It’s hard to push the limits of your ability, but it’s harder not to – whether that’s because you don’t realize that you should, or because it just feels too dangerous. In the last Chasing Terror post, I compared it to a baby waiting to do a complete cost-benefit analysis before trying a step.
Today, I want to unpack that a little. There are three important things to say:
First, the baby would decide to walk. It’s worth the falls and bumps not to crawl everywhere you go. It’s delayed gratification, but the gratification is there.
Second, if the baby could ignore the primal urge to try standing and then stepping over and over again until she could do the cost-benfit, she would be far behind the developmental curve.
Third, delayed gratification means the price dominates the landscape. It looms large because it is immediate. Meanwhile, the benefit, because it is off in the future, looks small. Once you can put them side by side, it’s easy to see that the opposite is often true.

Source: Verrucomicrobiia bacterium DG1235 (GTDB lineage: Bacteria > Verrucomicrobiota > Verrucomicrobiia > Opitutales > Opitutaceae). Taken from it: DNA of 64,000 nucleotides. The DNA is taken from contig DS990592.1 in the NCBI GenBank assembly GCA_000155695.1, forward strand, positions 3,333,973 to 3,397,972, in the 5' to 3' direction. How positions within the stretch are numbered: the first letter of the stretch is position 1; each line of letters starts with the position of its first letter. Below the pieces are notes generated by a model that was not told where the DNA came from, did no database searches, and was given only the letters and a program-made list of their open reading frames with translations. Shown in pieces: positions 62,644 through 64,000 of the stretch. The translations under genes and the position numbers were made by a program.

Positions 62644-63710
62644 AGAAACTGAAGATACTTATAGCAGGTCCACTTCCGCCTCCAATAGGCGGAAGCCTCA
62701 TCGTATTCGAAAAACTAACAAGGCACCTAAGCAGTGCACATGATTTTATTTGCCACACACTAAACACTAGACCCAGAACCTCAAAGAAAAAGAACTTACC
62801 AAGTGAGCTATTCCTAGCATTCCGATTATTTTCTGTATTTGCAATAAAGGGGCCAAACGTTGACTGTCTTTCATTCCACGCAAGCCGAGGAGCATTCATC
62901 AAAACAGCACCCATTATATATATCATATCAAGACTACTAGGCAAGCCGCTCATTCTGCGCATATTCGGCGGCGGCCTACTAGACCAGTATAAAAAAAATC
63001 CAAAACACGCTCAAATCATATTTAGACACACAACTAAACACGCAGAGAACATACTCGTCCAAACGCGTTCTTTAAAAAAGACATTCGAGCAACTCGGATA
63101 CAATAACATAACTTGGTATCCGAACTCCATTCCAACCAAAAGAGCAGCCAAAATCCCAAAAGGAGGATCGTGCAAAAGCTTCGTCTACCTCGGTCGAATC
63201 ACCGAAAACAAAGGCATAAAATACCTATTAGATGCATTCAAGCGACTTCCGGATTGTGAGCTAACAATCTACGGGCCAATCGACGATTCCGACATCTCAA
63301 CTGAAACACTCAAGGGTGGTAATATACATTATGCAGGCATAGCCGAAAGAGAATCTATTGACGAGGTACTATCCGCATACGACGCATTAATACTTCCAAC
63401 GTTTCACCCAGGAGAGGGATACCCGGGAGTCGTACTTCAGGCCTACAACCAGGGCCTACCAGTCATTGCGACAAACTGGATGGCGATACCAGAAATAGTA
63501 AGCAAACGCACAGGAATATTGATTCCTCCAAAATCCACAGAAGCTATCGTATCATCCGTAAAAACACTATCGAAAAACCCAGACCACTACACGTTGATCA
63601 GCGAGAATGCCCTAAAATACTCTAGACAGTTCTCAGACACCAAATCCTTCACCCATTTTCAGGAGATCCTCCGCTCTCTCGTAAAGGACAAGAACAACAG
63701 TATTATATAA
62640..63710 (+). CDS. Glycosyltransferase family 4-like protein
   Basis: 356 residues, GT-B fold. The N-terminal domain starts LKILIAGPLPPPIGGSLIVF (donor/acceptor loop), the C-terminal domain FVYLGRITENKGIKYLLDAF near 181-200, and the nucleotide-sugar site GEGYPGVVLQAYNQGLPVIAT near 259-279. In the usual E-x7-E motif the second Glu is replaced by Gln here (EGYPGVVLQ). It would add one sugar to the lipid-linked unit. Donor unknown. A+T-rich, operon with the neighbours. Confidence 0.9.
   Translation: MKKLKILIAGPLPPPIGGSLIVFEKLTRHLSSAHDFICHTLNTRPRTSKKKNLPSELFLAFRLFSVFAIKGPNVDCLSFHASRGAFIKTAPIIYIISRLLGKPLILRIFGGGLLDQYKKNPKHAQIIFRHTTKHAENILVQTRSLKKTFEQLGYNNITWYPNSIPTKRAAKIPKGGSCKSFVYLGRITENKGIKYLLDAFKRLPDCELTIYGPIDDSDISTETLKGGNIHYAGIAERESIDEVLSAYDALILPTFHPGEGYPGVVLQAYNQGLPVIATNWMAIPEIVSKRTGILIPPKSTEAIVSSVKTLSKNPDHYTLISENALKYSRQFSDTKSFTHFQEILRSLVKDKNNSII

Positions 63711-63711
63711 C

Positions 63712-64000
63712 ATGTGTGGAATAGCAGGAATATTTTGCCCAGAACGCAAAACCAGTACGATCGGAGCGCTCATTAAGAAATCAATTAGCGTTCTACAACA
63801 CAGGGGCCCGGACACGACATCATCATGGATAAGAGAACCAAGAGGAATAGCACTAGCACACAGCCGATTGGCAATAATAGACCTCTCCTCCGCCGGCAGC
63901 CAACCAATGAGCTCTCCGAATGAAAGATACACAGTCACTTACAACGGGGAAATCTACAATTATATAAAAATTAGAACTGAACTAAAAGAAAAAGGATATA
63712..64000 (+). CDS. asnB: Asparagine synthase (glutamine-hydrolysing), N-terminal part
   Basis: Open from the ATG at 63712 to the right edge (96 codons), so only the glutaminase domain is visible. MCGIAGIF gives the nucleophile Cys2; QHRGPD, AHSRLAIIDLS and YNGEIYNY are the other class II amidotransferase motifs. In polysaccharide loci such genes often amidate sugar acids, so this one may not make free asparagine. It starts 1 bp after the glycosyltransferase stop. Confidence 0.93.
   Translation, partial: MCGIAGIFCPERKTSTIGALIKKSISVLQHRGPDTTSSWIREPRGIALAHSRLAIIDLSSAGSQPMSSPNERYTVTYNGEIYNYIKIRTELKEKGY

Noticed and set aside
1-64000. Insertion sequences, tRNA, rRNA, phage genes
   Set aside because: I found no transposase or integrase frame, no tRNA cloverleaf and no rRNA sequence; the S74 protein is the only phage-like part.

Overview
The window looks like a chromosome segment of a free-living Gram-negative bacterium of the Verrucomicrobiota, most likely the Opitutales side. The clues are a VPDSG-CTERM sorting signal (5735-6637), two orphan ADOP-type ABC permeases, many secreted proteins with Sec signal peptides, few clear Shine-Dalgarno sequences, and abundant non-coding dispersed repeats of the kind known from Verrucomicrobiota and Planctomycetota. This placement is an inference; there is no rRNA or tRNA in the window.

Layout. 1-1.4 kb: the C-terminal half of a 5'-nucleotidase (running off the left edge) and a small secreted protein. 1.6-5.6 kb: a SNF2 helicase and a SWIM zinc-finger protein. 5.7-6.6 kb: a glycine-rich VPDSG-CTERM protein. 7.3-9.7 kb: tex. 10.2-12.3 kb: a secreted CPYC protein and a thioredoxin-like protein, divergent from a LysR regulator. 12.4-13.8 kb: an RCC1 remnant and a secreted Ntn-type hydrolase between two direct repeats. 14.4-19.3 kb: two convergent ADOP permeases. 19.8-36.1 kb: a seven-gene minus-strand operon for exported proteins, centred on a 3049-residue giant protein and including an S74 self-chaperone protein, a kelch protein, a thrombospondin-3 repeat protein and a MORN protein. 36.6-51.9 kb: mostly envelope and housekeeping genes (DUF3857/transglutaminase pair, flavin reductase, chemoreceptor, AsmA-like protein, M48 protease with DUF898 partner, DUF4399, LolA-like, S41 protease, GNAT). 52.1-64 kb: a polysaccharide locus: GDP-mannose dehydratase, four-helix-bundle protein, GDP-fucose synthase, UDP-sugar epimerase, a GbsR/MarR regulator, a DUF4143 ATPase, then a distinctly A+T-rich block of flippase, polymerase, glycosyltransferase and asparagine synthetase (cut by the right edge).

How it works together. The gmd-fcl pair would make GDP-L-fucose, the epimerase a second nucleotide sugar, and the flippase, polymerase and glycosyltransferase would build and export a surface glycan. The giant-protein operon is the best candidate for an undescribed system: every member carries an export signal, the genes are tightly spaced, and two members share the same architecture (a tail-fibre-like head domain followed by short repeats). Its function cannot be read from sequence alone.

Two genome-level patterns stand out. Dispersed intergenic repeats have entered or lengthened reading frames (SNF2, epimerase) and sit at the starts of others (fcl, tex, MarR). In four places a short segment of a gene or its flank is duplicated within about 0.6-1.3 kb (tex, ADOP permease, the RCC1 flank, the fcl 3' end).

I contend (and certainly not alone) that the same developmental urges to grow beyond what you can understand and tendencies toward immediate gratification apply in adulthood even though the scale is larger. In the adult world, things are worse. We face a barrage of outside urges daily.
This makes due diligence tough. Wisdom takes time to aquire and sometimes life seems to require more wisdom than you’ve had time to get. I wish I had an easy solution for that – but I just have a couple thoughts that might help in the short term and the long term.
(Even if you’ve already heard these things, I think they bear repeating.)
In the short term: when you know you’re making a difficult decision, you’re probably going to put in the necessary effort to decide as well as you can. It’s easy to agonize over a career decision without taking any notice of a habit that will affect you much more over the next decade. When you feel a little afraid, that’s probably a good sign. When you don’t care at all, then be afraid!
In the long term: the situation urges a posture toward life that shuns foolishness and extracts all available wisdom – doesn’t it? Who knows when you might need it! In order to keep this post from becoming too long, I’m going to deal with that in a subsequent post.